Pfeffernuesse means pepper nuts. My husband and I became responsible for making these cookies for the family when we offered a batch made with fresh spices from The Spice House.
My great-grandmother's recipe originally called for 10 cents worth of cassia, cardamom, anise seed and orange peel. Family tradition equates that to 2 tablespoons.
Tradition also calls for these to be kept in a cloth sack and hidden while they age. My great uncle went looking for them one year and set the closet on fire with his candle.
- 2 pounds lard
- 2 pounds brown sugar
- 4 cups white sugar
- 3 teaspoons ground cinnamon
- 2 1/2 teaspoons ground cloves
- 2 1/2 teaspoons ground allspice
- 2 teaspoons ground nutmeg
- 2 tablespoons cassia buds, ground (can be omitted and increase ground cinnamon by 1 teaspoon)
- 2 tablespoons ground cardamom
- 2 tablespoons ground anise seed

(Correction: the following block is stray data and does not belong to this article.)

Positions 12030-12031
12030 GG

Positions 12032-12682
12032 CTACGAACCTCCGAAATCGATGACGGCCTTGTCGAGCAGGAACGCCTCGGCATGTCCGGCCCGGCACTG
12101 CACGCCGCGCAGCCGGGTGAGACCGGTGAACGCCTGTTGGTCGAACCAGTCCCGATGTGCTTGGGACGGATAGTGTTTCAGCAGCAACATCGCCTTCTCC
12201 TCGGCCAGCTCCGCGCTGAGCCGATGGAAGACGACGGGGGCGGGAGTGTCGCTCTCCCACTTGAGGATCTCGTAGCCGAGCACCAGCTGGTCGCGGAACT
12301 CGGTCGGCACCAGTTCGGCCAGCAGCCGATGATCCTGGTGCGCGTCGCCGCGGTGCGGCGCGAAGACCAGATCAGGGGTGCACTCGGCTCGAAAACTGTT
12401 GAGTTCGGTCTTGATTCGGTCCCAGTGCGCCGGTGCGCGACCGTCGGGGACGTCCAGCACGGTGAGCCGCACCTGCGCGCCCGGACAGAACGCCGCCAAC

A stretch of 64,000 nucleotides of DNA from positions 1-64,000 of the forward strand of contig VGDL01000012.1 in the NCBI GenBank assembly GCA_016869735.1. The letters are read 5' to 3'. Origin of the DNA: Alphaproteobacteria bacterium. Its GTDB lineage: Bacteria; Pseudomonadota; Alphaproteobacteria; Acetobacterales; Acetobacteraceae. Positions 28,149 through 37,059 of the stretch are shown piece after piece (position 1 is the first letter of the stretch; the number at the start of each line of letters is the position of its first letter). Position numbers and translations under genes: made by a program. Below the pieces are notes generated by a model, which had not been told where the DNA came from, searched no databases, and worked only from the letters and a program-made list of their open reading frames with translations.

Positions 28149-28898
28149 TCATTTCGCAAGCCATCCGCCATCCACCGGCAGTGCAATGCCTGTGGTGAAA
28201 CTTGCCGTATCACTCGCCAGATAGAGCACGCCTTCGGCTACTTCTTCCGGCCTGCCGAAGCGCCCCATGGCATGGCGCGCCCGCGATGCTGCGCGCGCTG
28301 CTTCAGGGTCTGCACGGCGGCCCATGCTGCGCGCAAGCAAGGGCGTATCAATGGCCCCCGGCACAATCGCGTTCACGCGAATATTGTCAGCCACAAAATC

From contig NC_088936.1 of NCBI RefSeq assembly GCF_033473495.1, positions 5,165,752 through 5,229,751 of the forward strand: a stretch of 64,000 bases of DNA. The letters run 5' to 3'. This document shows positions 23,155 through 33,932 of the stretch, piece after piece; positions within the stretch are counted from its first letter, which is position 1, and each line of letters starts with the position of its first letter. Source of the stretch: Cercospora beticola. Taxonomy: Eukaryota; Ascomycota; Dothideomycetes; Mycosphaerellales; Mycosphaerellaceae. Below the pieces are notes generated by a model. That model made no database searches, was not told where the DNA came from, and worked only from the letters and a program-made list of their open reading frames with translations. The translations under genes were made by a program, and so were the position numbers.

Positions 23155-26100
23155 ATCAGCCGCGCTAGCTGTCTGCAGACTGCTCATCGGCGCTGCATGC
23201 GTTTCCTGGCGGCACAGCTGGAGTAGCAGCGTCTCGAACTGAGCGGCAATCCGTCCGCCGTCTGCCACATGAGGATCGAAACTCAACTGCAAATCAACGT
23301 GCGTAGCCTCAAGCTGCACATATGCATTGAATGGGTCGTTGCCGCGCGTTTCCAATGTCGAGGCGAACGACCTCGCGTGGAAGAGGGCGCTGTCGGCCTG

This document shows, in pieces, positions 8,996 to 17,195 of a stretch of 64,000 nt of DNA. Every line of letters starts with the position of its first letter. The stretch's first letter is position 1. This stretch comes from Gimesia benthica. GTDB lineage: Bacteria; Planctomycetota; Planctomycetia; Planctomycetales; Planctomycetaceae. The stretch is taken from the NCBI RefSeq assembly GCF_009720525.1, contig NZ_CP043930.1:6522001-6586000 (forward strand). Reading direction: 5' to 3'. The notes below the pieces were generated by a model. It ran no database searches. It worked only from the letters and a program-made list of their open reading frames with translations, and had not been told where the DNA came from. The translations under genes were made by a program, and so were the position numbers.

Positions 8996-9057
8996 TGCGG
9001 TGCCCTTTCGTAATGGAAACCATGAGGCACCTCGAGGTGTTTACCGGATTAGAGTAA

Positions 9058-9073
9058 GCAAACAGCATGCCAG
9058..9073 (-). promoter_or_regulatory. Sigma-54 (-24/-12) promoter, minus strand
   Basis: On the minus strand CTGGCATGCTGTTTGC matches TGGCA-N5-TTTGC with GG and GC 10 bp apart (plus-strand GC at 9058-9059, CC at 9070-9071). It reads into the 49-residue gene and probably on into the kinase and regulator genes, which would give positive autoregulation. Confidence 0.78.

- 2 tablespoons orange peel (can be omitted)
- 2 cups black walnuts
- 2 teaspoons baking soda
- 1 tablespoon warm water
- 3 cups strong, black coffee, cold
- 1 handful salt
- 5 pounds flour
- for dusting, powdered sugar
Serves / Yields
1 Pillow Case Full
Cream lard and sugars. Mix in spices and nuts. Combine flour with salt and add, alternating with coffee and soda water.
Dough will be stiff, almost clay like. Roll into small balls the size of nuts. Bake at 375 degrees for 10-15 minutes. Roll in powdered sugar when cool. Let age.
Using half coffee and half sweet white wine really adds to the flavor.
The flavor gets better with age. Tradition has us making these the day after Thanksgiving so they are ready for Christmas. We store them in a pillow case and hide them, so they will last until the Christmas Season.